1 August 2017


There’s a bit of a myth doing the rounds that ours is an era of fake news. There’s nothing new about fake news. Certainly not when it comes to food and health. Most old wives’ tales were “fake news” back in the day. “An apple a day keeps the doctor away” is a maxim that likely started as marketing promo for Welsh apples in the mid nineteenth century. The first mention seems to be in Notes and Queries magazine (February 1866) which cites a so-called Pembrokeshire (Wales) proverb. “Eat an apple on going to bed, and you'll keep the doctor from earning his bread.”

It would be nice to think there’s a grain of truth in “an apple a day,” after all, they are rich in soluble fibre and vitamin C and deserve star billing. Sadly, the findings of a study based on actual nutrition data collected from nearly 8400 men and women — 753 of whom ate an apple a day — and that followed rigorous study methods concludes: “Evidence does not support that an apple a day keeps the doctor away; however, the small fraction of US adults who eat an apple a day do appear to use fewer prescription medications”.

How about “carrots help you see in the dark”? After all, they are seriously rich in beta-carotene that converts to vitamin A in the body and a deficiency of vitamin A does cause night blindness. Promoting carrots as a Super Veg with power to improve night-time vision was British wartime propaganda to get people to grow more veg and eat more carrots (they are easy to grow) because there were food shortages. “Somewhere on the journey the message that carrots are good for your eyes became disfigured into improving eyesight,” says John Stolarczyk, curator of the virtual World Carrot Museum (yes, there is one and it’s well worth looking at).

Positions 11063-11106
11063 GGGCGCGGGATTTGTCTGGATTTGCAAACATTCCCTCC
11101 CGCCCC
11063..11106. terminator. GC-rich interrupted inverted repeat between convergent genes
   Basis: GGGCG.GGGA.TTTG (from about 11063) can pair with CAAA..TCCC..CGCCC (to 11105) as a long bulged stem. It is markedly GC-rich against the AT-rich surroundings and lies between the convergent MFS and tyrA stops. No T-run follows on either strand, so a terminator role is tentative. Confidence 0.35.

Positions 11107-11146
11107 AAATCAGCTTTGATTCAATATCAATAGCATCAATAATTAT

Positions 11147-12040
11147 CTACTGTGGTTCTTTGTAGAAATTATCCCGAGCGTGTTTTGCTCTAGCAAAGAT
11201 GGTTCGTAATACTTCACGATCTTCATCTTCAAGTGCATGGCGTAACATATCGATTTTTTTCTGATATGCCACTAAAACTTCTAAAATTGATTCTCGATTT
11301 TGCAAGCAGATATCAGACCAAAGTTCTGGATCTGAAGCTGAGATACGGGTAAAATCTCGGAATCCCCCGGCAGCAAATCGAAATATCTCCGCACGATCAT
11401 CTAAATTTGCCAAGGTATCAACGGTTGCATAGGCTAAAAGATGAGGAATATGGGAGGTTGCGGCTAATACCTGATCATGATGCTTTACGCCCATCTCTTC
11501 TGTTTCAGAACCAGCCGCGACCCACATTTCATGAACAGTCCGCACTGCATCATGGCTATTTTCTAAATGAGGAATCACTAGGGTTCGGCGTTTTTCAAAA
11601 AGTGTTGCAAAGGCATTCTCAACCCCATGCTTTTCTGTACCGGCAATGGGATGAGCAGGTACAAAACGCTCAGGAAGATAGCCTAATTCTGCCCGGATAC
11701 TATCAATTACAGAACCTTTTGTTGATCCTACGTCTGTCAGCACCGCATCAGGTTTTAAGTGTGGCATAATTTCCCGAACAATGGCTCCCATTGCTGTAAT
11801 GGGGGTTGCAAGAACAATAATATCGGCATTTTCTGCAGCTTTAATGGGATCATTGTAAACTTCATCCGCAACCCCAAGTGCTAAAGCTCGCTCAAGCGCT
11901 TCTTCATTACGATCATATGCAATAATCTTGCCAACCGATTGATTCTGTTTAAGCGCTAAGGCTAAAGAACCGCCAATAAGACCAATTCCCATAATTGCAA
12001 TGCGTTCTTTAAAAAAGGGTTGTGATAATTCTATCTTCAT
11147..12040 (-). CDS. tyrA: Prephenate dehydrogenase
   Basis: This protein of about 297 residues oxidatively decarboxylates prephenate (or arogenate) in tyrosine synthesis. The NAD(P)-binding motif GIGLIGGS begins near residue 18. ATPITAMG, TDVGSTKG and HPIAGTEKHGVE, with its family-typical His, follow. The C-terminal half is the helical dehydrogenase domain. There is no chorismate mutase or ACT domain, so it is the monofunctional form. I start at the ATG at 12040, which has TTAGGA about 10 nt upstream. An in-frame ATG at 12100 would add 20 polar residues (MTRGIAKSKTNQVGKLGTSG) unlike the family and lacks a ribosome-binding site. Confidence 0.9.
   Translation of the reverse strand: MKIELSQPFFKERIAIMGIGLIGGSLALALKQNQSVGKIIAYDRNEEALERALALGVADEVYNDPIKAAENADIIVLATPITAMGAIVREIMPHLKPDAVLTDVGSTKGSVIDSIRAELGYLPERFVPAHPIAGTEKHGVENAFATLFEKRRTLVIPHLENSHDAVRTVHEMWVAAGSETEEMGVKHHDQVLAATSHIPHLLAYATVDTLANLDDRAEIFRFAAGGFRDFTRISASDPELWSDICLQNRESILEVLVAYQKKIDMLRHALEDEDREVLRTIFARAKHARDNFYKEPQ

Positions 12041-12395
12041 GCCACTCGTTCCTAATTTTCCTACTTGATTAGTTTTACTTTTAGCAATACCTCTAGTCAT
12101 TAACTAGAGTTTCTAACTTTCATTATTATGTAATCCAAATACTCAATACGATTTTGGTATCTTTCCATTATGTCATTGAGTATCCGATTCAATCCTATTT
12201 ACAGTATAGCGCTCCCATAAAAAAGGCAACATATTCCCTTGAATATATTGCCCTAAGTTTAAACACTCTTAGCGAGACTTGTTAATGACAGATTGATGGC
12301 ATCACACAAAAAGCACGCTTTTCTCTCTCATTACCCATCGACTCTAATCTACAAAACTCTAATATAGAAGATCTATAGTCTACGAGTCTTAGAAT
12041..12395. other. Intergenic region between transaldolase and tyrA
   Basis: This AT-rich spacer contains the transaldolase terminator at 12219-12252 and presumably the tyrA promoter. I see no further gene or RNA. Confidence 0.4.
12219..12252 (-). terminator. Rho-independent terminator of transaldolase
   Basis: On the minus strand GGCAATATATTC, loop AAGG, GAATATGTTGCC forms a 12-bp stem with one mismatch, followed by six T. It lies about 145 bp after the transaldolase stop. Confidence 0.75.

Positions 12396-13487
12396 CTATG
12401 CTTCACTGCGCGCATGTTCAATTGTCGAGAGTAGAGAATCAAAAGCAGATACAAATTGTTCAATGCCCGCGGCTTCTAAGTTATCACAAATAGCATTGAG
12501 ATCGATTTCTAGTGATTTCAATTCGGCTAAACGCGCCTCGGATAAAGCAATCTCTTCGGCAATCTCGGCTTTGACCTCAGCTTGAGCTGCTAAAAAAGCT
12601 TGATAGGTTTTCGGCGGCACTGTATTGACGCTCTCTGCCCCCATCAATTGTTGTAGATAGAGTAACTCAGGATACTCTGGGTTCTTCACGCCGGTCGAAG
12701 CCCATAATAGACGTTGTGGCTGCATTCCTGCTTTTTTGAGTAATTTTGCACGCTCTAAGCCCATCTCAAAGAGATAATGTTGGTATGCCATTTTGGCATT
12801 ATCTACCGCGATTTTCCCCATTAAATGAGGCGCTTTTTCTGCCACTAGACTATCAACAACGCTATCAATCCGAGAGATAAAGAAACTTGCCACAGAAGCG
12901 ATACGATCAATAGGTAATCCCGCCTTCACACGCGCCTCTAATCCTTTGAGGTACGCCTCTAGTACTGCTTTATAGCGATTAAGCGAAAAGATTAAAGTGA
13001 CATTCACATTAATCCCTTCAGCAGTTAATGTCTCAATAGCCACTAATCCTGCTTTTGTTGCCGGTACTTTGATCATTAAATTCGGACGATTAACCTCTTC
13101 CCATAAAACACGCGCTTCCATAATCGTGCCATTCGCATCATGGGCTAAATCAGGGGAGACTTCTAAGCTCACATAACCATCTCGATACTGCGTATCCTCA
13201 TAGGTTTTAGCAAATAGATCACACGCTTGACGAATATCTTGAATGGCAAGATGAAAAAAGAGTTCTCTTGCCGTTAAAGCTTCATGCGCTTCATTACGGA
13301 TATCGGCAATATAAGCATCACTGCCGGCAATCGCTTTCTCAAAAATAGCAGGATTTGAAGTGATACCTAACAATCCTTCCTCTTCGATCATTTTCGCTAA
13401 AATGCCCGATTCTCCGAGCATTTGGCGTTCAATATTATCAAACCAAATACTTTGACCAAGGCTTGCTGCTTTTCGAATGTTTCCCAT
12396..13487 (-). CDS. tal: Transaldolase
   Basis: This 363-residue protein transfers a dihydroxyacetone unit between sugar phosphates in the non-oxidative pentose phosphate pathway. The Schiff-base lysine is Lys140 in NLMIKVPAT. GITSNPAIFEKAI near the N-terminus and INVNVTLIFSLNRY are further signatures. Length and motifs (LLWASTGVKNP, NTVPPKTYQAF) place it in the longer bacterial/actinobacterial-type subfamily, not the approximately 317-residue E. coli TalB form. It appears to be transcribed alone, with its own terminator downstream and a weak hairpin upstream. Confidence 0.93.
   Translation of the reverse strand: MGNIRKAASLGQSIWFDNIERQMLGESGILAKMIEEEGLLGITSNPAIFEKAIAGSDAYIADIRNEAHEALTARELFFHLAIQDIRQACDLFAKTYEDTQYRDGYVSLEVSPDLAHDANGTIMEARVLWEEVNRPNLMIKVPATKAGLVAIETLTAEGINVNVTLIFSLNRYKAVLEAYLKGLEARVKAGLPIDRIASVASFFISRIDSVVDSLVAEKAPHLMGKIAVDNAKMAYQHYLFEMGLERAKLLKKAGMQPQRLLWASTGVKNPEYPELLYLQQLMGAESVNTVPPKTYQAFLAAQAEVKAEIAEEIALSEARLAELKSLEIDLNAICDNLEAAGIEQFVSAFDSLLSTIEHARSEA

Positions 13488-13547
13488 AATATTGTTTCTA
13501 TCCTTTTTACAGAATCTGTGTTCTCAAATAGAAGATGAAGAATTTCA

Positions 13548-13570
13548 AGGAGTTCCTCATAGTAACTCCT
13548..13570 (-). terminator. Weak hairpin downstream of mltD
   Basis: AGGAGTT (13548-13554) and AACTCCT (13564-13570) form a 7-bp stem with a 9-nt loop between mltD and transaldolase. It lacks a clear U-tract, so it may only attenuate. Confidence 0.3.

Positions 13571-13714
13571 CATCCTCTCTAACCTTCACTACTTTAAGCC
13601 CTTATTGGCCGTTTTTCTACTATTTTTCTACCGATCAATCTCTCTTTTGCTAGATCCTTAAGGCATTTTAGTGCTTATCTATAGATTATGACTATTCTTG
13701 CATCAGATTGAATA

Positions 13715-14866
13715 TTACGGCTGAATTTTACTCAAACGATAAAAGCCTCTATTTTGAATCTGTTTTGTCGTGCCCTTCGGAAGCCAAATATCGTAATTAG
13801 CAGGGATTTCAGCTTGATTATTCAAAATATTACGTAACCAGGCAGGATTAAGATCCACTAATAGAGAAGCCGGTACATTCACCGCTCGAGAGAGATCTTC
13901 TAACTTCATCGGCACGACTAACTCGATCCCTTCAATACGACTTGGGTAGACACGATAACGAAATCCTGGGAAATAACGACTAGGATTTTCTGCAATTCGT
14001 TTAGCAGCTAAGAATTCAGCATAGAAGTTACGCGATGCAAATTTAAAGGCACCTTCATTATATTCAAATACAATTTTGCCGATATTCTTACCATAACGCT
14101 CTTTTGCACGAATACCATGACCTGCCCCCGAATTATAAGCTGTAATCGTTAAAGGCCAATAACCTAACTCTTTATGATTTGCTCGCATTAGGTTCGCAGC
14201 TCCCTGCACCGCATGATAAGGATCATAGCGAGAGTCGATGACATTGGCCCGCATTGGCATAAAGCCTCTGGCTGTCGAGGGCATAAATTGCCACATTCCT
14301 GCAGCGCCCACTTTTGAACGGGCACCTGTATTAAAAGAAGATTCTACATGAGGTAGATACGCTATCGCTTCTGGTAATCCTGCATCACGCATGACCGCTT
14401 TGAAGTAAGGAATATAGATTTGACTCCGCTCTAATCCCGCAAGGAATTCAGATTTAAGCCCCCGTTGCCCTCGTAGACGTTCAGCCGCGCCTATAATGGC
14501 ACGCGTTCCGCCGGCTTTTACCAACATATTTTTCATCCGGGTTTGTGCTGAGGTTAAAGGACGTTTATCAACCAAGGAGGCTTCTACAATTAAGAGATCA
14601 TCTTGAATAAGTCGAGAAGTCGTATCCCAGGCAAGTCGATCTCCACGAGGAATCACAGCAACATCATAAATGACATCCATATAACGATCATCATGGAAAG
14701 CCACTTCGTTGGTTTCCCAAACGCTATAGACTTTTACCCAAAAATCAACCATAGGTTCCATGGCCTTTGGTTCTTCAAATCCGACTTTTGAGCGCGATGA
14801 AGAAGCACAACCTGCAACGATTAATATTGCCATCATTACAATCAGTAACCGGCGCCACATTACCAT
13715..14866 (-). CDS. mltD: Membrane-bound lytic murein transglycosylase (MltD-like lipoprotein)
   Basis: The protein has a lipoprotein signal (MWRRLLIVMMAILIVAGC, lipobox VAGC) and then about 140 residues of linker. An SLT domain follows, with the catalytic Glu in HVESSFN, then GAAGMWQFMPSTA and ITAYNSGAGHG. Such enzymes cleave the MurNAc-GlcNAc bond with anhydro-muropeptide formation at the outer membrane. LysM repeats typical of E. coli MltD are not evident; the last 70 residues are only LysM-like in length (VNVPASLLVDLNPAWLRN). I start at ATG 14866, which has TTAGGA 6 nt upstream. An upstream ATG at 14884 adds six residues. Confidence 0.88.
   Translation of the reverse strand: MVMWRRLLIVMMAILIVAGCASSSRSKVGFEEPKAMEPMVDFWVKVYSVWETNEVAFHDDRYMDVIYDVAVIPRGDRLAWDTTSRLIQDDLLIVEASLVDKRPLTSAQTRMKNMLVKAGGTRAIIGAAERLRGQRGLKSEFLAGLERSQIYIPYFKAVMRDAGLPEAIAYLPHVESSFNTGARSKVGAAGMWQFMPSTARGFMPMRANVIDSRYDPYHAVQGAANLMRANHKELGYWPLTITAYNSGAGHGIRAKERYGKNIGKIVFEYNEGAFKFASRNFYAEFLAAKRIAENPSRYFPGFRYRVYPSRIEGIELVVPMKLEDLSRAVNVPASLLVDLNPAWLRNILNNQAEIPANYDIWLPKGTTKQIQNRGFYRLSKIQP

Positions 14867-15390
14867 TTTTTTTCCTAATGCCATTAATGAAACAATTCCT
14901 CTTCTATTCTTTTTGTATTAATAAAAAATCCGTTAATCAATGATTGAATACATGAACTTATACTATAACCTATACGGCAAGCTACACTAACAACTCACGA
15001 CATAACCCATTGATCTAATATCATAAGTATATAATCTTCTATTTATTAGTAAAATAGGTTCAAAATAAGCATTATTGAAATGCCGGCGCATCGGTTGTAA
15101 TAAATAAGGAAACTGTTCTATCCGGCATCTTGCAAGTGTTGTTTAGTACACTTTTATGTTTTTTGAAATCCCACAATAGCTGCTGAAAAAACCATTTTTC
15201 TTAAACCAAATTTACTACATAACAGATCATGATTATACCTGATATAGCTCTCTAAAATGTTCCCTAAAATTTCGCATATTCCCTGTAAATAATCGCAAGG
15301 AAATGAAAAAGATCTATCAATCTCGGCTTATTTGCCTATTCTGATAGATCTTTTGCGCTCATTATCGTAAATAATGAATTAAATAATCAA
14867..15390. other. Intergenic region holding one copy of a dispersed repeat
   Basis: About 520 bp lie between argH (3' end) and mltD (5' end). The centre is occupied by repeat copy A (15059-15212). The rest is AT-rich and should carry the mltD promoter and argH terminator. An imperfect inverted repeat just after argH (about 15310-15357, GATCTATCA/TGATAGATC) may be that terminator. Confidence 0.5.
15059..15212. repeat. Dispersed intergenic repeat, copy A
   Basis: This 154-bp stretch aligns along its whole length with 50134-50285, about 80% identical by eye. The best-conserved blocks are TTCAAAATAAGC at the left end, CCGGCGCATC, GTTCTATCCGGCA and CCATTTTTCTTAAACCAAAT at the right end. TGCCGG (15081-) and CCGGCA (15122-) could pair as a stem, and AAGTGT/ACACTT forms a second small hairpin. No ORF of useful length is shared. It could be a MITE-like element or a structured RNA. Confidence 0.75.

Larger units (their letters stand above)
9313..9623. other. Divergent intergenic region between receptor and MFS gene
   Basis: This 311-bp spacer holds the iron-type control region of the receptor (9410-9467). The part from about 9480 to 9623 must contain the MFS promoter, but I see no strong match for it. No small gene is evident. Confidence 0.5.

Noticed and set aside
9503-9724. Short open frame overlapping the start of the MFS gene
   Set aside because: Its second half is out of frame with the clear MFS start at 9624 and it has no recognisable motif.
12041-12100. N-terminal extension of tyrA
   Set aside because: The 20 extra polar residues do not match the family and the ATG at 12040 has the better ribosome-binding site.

Carrot promotions

What is new, is that fake news, urban myths and misinformation spread farther and faster than ever before thanks to “lightning-quick news cycles and algorithm-determined social media feeds” says Rachel Visontay in an Opinion piece in the Sydney Morning Herald. “There is no simple cure once we are exposed [to fake news],” she says “because the effects cannot be fully overcome by just promoting fact. Hanging on to mistaken beliefs or fictions occurs not just when people don't want to change their minds – our brains are actually bad at updating information even when we’re trying to. Using the terminology of some researchers, misinformation is really ‘sticky’.”

What to do about it? “When a myth has been so oft- and long-repeated, it will be called to mind very easily. To have any chance of winning out, facts need the same repetitive treatment,” she says. “We can never fully eliminate the impact of misinformation. People and institutions in positions of influence should try harder to put out only truth, because we are much better at learning than unlearning. But there will always be those who knowingly dress fiction as fact. Science tells us how to loosen their grip on us.”

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